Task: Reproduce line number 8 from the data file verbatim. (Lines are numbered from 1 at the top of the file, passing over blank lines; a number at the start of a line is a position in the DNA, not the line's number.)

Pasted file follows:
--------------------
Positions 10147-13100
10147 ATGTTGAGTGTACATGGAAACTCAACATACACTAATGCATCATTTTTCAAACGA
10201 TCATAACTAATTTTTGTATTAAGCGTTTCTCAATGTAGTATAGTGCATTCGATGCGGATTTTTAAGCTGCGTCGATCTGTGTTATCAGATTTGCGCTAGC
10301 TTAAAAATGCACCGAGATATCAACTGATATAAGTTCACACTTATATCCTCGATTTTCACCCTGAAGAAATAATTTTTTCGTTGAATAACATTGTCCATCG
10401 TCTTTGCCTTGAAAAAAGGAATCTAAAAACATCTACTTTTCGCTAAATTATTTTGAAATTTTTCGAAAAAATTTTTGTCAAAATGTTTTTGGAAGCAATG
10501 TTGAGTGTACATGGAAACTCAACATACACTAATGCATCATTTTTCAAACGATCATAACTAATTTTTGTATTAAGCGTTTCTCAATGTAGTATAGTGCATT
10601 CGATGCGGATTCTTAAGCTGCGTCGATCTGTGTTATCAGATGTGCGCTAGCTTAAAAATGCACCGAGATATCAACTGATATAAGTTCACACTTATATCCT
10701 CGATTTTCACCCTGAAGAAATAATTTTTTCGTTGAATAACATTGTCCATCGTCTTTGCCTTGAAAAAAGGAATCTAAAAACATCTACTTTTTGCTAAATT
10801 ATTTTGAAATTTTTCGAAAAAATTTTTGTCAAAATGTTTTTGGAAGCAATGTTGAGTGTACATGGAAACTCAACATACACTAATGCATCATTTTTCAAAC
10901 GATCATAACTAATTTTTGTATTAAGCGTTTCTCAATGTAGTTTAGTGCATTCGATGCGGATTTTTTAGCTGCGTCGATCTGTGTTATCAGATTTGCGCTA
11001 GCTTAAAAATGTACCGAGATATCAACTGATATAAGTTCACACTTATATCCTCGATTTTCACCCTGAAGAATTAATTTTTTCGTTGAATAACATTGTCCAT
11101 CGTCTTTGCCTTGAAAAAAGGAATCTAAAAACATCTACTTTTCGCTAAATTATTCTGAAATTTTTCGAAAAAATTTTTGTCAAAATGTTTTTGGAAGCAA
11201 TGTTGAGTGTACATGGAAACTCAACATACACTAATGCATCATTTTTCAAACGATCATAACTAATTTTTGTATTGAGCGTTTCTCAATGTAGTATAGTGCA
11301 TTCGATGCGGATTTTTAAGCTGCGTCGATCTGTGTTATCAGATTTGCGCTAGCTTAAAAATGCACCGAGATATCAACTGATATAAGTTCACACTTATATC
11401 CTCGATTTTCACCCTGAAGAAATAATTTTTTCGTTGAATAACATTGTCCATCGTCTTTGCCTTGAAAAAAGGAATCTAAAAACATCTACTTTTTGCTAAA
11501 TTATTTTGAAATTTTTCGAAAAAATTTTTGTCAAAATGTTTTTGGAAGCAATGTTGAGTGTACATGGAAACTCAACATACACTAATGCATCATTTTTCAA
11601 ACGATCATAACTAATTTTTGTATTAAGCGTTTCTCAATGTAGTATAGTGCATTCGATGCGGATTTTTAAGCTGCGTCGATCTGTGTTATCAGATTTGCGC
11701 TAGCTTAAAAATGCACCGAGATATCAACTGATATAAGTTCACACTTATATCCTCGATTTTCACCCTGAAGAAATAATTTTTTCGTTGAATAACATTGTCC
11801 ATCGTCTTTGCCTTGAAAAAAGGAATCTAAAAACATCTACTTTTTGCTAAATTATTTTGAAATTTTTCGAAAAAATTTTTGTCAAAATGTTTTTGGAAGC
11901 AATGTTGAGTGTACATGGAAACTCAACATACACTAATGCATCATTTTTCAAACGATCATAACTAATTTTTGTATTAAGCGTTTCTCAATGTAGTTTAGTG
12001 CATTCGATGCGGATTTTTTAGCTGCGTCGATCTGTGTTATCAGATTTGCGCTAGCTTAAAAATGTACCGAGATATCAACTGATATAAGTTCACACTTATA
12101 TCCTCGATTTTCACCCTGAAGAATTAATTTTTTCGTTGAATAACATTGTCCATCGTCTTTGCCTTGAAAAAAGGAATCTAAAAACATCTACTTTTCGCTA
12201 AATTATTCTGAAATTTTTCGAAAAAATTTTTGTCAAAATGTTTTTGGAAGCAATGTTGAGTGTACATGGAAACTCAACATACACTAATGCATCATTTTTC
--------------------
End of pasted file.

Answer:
10701 CGATTTTCACCCTGAAGAAATAATTTTTTCGTTGAATAACATTGTCCATCGTCTTTGCCTTGAAAAAAGGAATCTAAAAACATCTACTTTTTGCTAAATT